Retirees Lose Life Insurance They Had Counted On

Retirees Lose Life Insurance They Had Counted On

CREATED Jul 23, 2012

By Jennifer Kraus
Consumer Investigator

NASHVILLE, Tenn. -- It used to be that you worked for one company your whole life. 

And long-time employees knew that even after they retired, the company would take care of them.

But NewsChannel 5 Investigates has found former employees of a longtime Nashville printing company are now out of luck because their company changed hands -- and they're suddenly losing a benefit they had been promised and had been counting on.

Once a month, retirees from the old Baird Ward printing company get together at a Donelson area restaurant. They have lunch and a good time, remembering the good old days and the company where they spent not only their careers, but much of their lives.

They worked there anywhere from 27 to 43 years.

John McBride worked for Baird Ward for 28 years. When he retired 20 years ago, the company gave him a $15,000 life insurance policy -- which was to go to his wife. 

"I was hoping she'd bury me with," he said.

And for the last 20 years, he faithfully sent in the $52 annual premium, never missing a payment, even as the company repeatedly changed hands.

Two years ago, QuadGraphics, a Wisconsin-based printing conglomerate, took over.

QuadGraphics has more than 50 printing facilities around the world, including a plant in Nashville. Two months ago, the company released its first quarter earnings, showing net sales at $990 million, and a recurring cash flow of more than $100 million.

"Doesn't look like they're doing too bad, does it?" McBride said after seeing those figures.

But just two weeks after announcing those figures to investors, McBride got a letter from QuadGraphics saying his life insurance coverage was being discontinued, due to "today's difficult economic climate."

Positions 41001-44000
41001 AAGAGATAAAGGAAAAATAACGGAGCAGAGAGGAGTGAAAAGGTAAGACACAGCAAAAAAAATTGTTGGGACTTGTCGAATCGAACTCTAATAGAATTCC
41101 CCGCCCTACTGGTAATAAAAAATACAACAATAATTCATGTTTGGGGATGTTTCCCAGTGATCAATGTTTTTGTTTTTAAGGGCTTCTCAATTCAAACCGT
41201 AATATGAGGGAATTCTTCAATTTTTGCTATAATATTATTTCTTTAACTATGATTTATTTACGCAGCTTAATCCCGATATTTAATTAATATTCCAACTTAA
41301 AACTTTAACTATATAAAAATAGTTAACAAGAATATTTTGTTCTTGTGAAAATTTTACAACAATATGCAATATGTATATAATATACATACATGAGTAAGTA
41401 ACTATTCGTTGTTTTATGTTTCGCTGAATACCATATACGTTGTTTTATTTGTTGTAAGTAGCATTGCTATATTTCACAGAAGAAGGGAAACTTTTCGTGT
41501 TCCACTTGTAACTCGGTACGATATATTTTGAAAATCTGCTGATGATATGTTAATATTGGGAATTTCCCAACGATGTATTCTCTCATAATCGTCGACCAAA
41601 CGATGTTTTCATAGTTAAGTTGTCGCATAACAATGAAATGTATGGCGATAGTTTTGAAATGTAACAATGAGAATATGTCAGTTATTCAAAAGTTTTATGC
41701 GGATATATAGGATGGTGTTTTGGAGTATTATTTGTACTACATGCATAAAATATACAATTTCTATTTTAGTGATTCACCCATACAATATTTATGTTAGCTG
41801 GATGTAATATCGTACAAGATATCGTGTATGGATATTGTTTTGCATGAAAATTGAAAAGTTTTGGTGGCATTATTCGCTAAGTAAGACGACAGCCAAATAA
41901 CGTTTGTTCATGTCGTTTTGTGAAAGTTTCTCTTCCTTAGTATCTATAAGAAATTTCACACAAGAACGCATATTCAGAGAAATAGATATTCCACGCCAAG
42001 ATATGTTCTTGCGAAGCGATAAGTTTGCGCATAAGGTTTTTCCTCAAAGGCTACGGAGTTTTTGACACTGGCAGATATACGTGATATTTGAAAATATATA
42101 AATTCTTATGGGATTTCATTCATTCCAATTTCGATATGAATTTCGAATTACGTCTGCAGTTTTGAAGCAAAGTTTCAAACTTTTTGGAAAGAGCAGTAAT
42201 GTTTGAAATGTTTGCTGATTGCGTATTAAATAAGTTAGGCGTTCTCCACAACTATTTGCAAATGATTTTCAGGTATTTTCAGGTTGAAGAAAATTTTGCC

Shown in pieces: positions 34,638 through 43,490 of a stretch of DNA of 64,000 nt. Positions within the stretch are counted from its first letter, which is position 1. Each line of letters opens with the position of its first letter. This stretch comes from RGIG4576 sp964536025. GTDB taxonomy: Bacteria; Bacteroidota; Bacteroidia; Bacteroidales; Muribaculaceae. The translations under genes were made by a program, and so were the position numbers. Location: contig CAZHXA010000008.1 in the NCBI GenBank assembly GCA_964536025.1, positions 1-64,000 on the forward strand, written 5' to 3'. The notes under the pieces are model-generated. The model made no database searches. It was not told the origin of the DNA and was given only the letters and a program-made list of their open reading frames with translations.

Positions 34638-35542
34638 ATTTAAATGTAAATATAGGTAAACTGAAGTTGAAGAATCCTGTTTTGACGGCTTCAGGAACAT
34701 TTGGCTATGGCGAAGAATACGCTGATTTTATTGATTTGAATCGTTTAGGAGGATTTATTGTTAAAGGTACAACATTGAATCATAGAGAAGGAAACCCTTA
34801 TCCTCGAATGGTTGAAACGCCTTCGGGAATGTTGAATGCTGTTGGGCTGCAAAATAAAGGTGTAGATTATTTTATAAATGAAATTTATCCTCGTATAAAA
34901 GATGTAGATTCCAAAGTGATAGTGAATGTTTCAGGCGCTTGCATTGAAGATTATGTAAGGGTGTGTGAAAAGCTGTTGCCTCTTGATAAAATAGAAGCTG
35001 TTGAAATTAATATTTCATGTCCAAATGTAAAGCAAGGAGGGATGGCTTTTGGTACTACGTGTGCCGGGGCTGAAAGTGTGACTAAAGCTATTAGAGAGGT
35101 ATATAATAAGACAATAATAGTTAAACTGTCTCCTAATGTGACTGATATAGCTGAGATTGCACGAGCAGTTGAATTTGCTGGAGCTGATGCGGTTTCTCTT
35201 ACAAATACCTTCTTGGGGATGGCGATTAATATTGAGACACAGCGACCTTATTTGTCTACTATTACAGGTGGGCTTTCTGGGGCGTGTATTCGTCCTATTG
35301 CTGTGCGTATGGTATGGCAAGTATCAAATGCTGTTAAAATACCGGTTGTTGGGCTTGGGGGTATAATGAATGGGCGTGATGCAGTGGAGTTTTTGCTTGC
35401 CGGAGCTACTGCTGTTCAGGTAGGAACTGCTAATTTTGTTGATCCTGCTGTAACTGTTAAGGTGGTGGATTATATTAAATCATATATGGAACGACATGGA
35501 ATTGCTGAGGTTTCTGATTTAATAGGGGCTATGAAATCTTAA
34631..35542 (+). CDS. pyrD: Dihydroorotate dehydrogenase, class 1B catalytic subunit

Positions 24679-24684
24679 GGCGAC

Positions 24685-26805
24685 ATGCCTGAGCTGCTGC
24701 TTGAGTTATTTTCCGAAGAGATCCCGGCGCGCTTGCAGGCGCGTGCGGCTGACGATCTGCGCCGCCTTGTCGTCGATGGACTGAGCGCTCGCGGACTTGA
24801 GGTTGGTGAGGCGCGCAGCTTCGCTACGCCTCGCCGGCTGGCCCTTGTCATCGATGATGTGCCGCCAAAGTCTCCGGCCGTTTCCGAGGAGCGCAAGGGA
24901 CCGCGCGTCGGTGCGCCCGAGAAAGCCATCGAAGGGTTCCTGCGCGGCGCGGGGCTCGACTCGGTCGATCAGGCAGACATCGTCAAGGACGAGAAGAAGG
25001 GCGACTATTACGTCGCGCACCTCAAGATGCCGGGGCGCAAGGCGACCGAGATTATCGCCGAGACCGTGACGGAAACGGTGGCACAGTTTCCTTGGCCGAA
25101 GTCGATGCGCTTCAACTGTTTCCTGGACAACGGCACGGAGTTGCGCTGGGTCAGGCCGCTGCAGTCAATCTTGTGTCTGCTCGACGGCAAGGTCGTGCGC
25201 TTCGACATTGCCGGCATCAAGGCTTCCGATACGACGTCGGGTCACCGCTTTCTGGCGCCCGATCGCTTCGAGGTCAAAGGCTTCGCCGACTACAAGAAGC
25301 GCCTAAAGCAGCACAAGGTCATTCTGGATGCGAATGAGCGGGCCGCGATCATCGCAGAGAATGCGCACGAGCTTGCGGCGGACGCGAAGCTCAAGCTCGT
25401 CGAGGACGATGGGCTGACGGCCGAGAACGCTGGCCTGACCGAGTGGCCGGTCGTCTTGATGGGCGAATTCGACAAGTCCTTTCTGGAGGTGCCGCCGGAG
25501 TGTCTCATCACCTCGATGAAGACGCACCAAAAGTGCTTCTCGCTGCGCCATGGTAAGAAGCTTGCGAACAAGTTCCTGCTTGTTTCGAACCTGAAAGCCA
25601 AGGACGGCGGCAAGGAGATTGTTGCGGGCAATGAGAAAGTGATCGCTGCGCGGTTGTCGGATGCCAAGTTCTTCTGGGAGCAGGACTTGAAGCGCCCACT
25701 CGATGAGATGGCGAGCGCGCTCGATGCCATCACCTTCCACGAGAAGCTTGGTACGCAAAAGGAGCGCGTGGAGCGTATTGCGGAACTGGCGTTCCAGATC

"We paid all this money and get nothing back," McBride said.

And it wasn't just McBride who suddenly discovered that his $15,000 policy was gone.

So did many of the other retirees who gather each month for lunch at the restaurant. L.J. Vann, 84, and his wife Peggy both worked for the company and lost even more. 

"About $26 or $27,000," Peggy Vann told NewsChannel 5 Investigates.

So did Betty Vick and her husband, Henry. 

Retiree Ron Easler said, "You're getting up where you're not going to live too many more years, you think you're going to collect it and they just pull the rug out from under you."

QuadGraphics told NewsChannel 5 that it was a "difficult decision," but that the life insurance was something offered by a previous owner and is not something QuadGraphics gives its own workers.

A spokesperson said that the company felt it was in its best interest to provide the same benefits to everyone and use the insurance money elsewhere.

                                                                  Read statement from Quadgraphics

But NewsChannel 5 Investigates found corporate filings showing that CEO Joel Quadracci's total compensation last year was worth more than $4 million -- including cash bonus, almost $11,000 in club dues, a personal assistant, personal use of a corporate jet, security for his family, an $8,000 car allowance, and a nearly $43,000 contribution to his retirement account. 

"Baird Ward would never ever have done what they have done," retiree Harold Cole said.

The hurt and anger among the retirees is painfully obvious.

"It was just a rotten thing for them to do," Earl Eskew said.

But they also have hope that QuadGraphics will re-instate their insurance policies so their families will be taken care of when they're gone.

"If they would just do what was humanly right and decent," Eskew added.

The retirees said that they'd be happy just to get their premiums back, which for most of them would be about $1,500.

But, at this point, it doesn't even look like that's going to happen. 

QuadGraphics said that, when it bought the company two years ago, the pension program was at risk and so they're funding it now. While that is great for other folks who worked for the company, it doesn't help these retirees who left 20 or more years ago. 

Most of them opted for a lump sum when they retired.

E-mail: jkraus@newschannel5.com